Do you know why they stopped that plan? I think that one of the reasons was the Janet Jackson Super Bowl gaffe–they were afraid that one of the actors would do something. There were two cameras going most of the time and the shots were set up in such a way that the camera was with you all the time. They had these great old CBS cameras and they put video cameras in each of those so that they could record that and send it to the monitors and see that scene. When you see Murrow doing his “See It Now” broadcast and the technicians are looking up at the monitors, that was all being fed through those cameras. You were surrounded by cameras and it made you feel like part of that world.
The other interesting thing about the film is that it doesn’t portray a completely black-and-white world of idealistic journalists and nasty money-grubbing executives–people like William Paley are depicted in fair and complex terms as well. It also doesn’t go for the simple and idealistic ending in which Murrow triumphs over McCarthy–instead, it goes on for a few more minutes and shows the price that Murrow wound up paying in the end for his efforts.
These were men at the edge of the wilderness and they were real people–they didn’t know if what they were doing was going to blow up in their faces or not. Everybody had their flaws and I thought that was another wonderful layer to the film–how everyone was respected for being a person instead of being a stereotype.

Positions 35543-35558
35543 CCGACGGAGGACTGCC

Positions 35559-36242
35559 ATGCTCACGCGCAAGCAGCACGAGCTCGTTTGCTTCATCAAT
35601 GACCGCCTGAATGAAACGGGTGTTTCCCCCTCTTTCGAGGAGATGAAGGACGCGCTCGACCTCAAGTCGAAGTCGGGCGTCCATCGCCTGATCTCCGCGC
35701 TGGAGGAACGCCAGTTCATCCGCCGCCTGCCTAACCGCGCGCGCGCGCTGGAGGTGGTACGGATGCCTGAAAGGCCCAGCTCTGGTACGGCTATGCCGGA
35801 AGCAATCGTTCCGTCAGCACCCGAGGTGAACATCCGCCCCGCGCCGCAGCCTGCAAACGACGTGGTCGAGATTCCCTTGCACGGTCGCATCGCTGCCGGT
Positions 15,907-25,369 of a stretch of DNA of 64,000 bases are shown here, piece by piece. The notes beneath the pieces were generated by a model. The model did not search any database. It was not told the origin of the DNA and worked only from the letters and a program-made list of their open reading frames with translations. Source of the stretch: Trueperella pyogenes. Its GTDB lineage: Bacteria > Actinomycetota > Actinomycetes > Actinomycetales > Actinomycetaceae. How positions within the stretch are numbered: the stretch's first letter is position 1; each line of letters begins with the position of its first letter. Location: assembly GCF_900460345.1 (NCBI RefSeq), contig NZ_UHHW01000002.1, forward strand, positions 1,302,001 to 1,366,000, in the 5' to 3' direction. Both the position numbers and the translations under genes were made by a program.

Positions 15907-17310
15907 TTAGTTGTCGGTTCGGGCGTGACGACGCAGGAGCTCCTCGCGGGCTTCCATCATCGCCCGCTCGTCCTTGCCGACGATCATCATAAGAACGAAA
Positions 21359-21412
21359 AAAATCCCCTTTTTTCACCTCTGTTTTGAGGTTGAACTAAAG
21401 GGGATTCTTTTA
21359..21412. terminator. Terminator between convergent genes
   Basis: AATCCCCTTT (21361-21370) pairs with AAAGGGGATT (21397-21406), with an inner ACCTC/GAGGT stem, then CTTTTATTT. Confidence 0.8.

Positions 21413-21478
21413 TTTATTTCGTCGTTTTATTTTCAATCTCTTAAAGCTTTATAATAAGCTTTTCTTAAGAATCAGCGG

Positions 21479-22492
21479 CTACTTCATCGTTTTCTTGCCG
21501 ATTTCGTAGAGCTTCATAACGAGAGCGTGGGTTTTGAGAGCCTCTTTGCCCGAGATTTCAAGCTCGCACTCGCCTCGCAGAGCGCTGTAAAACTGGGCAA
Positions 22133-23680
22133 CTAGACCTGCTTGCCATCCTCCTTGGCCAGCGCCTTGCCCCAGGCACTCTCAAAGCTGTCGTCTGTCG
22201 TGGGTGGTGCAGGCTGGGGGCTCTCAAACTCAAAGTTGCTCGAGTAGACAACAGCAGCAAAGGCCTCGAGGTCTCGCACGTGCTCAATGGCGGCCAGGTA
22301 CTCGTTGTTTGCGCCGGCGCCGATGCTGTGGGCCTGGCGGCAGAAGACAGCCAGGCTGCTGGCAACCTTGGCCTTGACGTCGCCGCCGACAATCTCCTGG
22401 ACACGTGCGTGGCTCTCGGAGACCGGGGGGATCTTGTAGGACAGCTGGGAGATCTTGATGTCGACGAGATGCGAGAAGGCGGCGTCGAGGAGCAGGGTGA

What was it like working with George Clooney, both as an actor and as a director?
He says he isn’t a very good actor–that he was the worst actor there–but he knows his way around a camera as well as anybody. He knew that the task of directing himself was kind of ridiculous because what do you do? “Hey George, that sucked–do it again!” It is an absurd situation but his understanding of the story and Fred Friendly’s role in all of it was uncanny. He took himself out of a lot of the film in order to keep it as lean as possible. I never felt that he was either one or the other and, curiously enough, Fred Friendly was exactly that kind of guy. He was out there micro-managing and letting Murrow know what to do–he was a man who had his fingers in so many things while in the studio and George was doing the exact same thing. He did that with such ease while at the same time being just like one of us. Also, after seeing the first few days of dailies, I realized that his eye and preparation and vision for the film was very intact and it was our job to go out and serve that.